Murmurs hover over the room as some cast members of “Into the Woods” gather around the piano to warm up their voices, others go over their lines while putting on their costumes and others move around excitedly, munching on snacks, and laughing with each other.

The black floor is covered with bright colored tape indicating position marks.

Other sounds come from the sound effect table placed directly in front of the performing area as the sound designer shows the musical and theater directors his latest developments.

Mason’s School of Music and Department of Theater have come together to produce the musical “Into the Woods” as part of a greater commitment from the university to offer a musical theater academic program at Mason.

“Into the Woods” is showing at the Center for the Arts Concert Hall from Oct. 26 through Oct. 28.

The initiative will materialize in the fall of 2013 when a certificate program will be introduced for theater majors who want to be musical theater certified.

Both departments are working together to craft a new degree in musical theater which will be a shared degree between the two disciplines.

This degree program will need to go to state review, a process that will take at least one year.

“For those in performing, the need to have a musical on their resume is huge. It is something equity people look at, so Mason should absolutely offer that,” said Cara Pellegrino, who is a master’s candidate in music education and plays the character of the shoemaker’s wife.

“Into the Woods,” collects some of the most popular Grimm Brothers’ fairy tales and puts them together in one big journey where all characters, heroes and villains each have dreams they long for and are determined to pursue.

The play’s music and lyrics are original of Stephen Sondheim and the book is by James Lapine.

The Grimm Brothers’ fairy tales celebrate their 200th anniversary this year but this is not the only reason Mason chose “Into the Woods” as its first musical to produce.

“This is truly one of the masterpieces of the American musical theater, but it is also about taking a new journey,” said Ken Elston, chair of the Department of Theater and director of the play. ”Here we are taking a new journey, entering new territory and taking our own risk based on our own wishes, our own dreams, and that is very much part of this play,”

This experiment sets the foundation for future collaboration of the School of Music and the Department of Theater as they put into action the offering of an interdepartmental degree.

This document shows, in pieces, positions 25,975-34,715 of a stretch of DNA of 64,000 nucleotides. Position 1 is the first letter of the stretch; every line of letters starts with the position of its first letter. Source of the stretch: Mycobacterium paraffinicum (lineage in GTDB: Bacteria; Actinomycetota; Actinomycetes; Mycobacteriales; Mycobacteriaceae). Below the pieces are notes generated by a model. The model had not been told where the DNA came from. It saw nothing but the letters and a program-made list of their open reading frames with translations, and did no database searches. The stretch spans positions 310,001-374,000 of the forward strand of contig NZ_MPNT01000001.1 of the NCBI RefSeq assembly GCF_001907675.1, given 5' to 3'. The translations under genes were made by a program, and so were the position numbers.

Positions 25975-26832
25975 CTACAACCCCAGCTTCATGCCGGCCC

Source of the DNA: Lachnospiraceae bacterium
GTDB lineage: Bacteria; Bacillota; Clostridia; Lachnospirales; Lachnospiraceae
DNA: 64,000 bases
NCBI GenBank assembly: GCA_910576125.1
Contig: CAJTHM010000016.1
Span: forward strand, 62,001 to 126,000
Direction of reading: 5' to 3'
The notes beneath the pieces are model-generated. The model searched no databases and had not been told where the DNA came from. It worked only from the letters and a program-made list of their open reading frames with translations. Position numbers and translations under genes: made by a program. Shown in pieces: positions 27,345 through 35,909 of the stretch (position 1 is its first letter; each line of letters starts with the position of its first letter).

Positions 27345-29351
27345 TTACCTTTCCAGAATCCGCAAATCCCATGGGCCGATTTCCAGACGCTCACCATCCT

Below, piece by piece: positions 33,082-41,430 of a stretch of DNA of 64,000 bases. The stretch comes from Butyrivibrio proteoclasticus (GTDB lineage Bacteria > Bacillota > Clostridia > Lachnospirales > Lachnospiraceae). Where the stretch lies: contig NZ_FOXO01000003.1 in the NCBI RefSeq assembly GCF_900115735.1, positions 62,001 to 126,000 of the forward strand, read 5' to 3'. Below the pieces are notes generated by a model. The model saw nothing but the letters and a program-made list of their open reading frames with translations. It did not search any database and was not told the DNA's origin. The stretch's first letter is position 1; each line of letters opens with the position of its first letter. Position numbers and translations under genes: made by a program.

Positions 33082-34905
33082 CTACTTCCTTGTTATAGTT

It could also ignite musical theater in the area, given that currently only Signature Theater offers musicals.

“All right everyone, we start in 10 minutes,” the director calls over the lingering noise and positions himself in front of the stage. Everyone rushes into last minute preparations.

The theme of this theater season is magic and transformation and as the actors transform into their characters, magically Cinderella, Little Red Riding Hood, Jack and the beanstalk, the shoe maker’s wife and the witch all materialize in the stage at once. Rehearsal begins.


1 Comment

  1. TheDevine1 says:

    Having seen Into the Woods at a wide variety of venues, from the Broadway cast to local theatre groups, I was thrilled to see this show last night. I am pleased to say that I have never seen it performed the same way twice. Every group really should bring their own pulse to the show. Sondheim created a wonderful, feisty show with excellent one-liners and a lot of heart; however, I was disappointed in the lack of energy the cast brought to the show last night.

    The vocals, for the most part, were quite amazing. The top of the cast did a wonderful job. Cinderella and the Witch in particular were simply phenomenal. The Baker’s wife seemed to understand the emotion and wit she brought to the show and did a wonderful job. The Baker himself was absolutely astounding. For me, he was always the character who tied the show together and he gave an excellent performance. I feel the rest of the cast might have stood out a little more (and sounded better) if their mic’s had been working properly or even been simply turned on when needed. I realize that the Mason group doesn’t do a lot of musicals, but this is what tech week is meant to fix.

    The biggest criticism I have to offer about the songs is the pace. Even the creepy intro music with the slide show at the beginning interferes with Sondheim’s intended, bouncy pace. I understand that Sondheim wrote a very fast paced musical. I would have understood slowing down songs like the Witch’s rap at the Baker’s house, but to slow down the slow songs? The song, No More, that the Baker sings with the Mysterious Man is my favorite song in the show. It’s a song that can touch your soul. But to slow it down to the pace they performed it, I just wanted to scream. There’s no reason to drag out every word for six counts. You lose what they’re saying when you haven’t heard it before and you want to light a fire under their feet when you know the song.

    Overall, the show seemed incredibly static. Everyone hit their mark and simply stood there. I’ve never seen this performed with so little movement from the main characters. The strange, dancing nymphs in this production served their purpose in aiding the flow of the show and the Milky White nymph was really quite adorable, but overall they simply seemed like an excuse to have more dancers participate in the show. I felt like the whole energy of the show was extremely diminished. I found myself closing my eyes to simply listen to the music instead of watching the actual performance.

    Considering I own the CD and came to see the show, I was very disheartened by the whole experience. Next time I will check the show listing more carefully to see who is performing and I will have to think twice before attending another Mason musical.